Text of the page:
Animals Grieve Too

There are benefits to celebrating death the way we celebrate life rather than choosing to ignore it. It may seem easier at the beginning to ignore the reality of our mortality, but in the long run, the things we tend to ignore cause us the most stress. 

Allowing ourselves the grace to embody something other than sadness during our grief can ultimately help heal our hearts and minds. We can laugh. We can dance and smile even when we are in the depths of our sadness. There are many valuable tools to cope with grief in how other cultures confront death head-on. Surprisingly, we may also find comfort in learning that other animals also express sorrow.

Grief is a natural response to loss, even for animals, and researchers have shown a difference between grief through mourning and simple curiosity of death. Some animals are seen to be simply curious of the dead and may sniff around inquisitively. Big brain animals sometimes express grieving behaviors that are counterproductive to their survival, such as refusing to eat or drink.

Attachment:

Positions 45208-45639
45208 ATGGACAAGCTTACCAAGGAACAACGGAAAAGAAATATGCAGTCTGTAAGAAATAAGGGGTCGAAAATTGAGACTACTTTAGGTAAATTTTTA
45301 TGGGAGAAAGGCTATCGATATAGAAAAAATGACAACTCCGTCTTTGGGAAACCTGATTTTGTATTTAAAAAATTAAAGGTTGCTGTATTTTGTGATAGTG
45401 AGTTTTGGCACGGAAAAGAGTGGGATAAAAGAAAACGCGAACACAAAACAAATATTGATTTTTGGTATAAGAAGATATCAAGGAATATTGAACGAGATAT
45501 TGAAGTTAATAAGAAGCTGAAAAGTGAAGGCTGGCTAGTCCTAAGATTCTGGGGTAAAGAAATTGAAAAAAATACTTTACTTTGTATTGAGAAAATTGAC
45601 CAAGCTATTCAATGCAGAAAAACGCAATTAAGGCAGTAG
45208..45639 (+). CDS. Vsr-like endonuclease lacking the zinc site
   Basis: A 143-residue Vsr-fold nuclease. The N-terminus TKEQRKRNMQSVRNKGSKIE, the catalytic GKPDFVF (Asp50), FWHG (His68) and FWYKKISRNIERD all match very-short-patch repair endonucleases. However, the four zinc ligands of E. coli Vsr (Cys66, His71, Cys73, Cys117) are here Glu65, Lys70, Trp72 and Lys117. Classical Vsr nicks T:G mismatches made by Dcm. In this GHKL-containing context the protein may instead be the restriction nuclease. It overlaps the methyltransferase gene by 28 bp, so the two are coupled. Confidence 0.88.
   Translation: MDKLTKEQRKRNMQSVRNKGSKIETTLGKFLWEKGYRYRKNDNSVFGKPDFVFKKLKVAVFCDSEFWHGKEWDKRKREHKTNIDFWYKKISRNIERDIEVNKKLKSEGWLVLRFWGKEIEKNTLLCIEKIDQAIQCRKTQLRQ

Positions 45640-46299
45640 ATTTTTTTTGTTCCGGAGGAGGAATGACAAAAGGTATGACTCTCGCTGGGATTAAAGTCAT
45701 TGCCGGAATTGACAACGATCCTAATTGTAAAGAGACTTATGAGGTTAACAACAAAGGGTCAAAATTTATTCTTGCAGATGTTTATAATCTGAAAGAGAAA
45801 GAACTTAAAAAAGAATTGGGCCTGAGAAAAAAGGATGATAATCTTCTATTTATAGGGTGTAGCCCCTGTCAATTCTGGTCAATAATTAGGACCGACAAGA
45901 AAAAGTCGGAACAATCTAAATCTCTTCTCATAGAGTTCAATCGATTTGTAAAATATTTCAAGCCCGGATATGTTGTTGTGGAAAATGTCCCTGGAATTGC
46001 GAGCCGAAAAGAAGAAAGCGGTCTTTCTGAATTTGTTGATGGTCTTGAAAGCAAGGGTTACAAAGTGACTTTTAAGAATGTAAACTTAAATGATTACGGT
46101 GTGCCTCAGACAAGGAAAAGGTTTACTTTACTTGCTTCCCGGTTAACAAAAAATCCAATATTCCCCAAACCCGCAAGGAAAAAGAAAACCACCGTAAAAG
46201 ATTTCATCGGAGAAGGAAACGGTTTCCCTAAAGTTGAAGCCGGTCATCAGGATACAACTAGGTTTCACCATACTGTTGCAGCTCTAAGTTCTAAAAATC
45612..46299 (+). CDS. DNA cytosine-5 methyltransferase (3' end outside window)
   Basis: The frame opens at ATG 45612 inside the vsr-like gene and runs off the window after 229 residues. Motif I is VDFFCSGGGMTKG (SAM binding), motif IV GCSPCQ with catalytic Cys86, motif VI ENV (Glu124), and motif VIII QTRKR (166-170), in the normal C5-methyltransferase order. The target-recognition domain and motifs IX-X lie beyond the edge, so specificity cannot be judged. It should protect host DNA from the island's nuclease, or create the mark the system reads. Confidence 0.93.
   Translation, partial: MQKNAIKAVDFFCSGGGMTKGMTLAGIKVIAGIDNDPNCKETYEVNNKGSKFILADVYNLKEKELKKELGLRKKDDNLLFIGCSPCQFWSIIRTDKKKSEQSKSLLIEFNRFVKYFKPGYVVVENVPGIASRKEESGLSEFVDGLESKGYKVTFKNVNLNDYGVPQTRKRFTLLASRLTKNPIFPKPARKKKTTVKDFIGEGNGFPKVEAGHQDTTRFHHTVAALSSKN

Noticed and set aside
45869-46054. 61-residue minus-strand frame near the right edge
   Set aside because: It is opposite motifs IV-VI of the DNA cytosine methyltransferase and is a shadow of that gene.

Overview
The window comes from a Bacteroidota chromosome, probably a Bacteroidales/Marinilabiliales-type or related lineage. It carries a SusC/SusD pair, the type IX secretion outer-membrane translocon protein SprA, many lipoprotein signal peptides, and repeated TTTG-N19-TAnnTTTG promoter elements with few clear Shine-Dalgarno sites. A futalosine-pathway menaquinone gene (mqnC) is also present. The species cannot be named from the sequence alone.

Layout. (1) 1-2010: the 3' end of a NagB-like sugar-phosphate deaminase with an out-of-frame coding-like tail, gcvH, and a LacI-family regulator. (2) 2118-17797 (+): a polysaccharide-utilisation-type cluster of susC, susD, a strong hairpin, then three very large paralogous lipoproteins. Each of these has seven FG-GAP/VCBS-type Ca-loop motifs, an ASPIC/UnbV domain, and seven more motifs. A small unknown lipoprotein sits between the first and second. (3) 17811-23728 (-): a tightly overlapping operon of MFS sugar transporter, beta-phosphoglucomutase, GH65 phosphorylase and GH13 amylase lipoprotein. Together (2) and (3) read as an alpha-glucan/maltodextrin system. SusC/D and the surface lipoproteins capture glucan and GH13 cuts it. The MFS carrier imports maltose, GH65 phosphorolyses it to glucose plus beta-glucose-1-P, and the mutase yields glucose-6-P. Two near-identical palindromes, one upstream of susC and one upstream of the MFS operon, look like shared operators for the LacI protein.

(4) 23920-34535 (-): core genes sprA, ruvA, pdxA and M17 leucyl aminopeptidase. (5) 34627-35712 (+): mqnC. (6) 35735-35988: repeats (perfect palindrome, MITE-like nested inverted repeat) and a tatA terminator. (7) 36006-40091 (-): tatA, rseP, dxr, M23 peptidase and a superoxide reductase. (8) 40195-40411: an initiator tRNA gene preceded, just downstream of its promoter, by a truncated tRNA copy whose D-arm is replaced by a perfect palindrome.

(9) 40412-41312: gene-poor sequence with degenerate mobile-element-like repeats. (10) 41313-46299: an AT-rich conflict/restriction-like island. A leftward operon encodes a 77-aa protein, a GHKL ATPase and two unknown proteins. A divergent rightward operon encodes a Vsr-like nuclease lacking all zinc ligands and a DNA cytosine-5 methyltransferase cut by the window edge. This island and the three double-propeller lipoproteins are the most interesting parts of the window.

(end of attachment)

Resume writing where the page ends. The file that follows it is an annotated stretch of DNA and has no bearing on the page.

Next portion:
For example, when a mother deer loses her fawn, she may cry for days or weeks. Dogs are particularly well-known for their ability to mourn the death of their human companion. They may refuse to eat or drink, become lethargic, and even suffer from physical symptoms such as diarrhea. Some dogs will even search for their deceased owner long after they've died.

Dr. Barbara J King, author of How Animals Grieve, believes that humans don't own the ability to express love or grief. These emotions are widespread in other big-brain animals as well. 

Evolutionary Thanatology is a newly developing area of study on understanding the explicit evolutionary consideration of death and dying across animal and human domains. In August 2018, an orca calf died off the coast of Vancouver Island, and its mother kept its corpse with her for 17 consistent days. 

J-35 Orca Whale

In this photo, taken Saturday and released by the Center for Whale Research, an orca known as J-35 (foreground) swims with podmates near Friday Harbor, Wash. Center for Whale Research via AP

These animal behaviors are fascinating when viewing them with their potential evolutionary purpose in mind. Evolutionary biologists believe that when two animals grow a companionship, they become used to one another's presence and often rely on each other for activities such as feeding.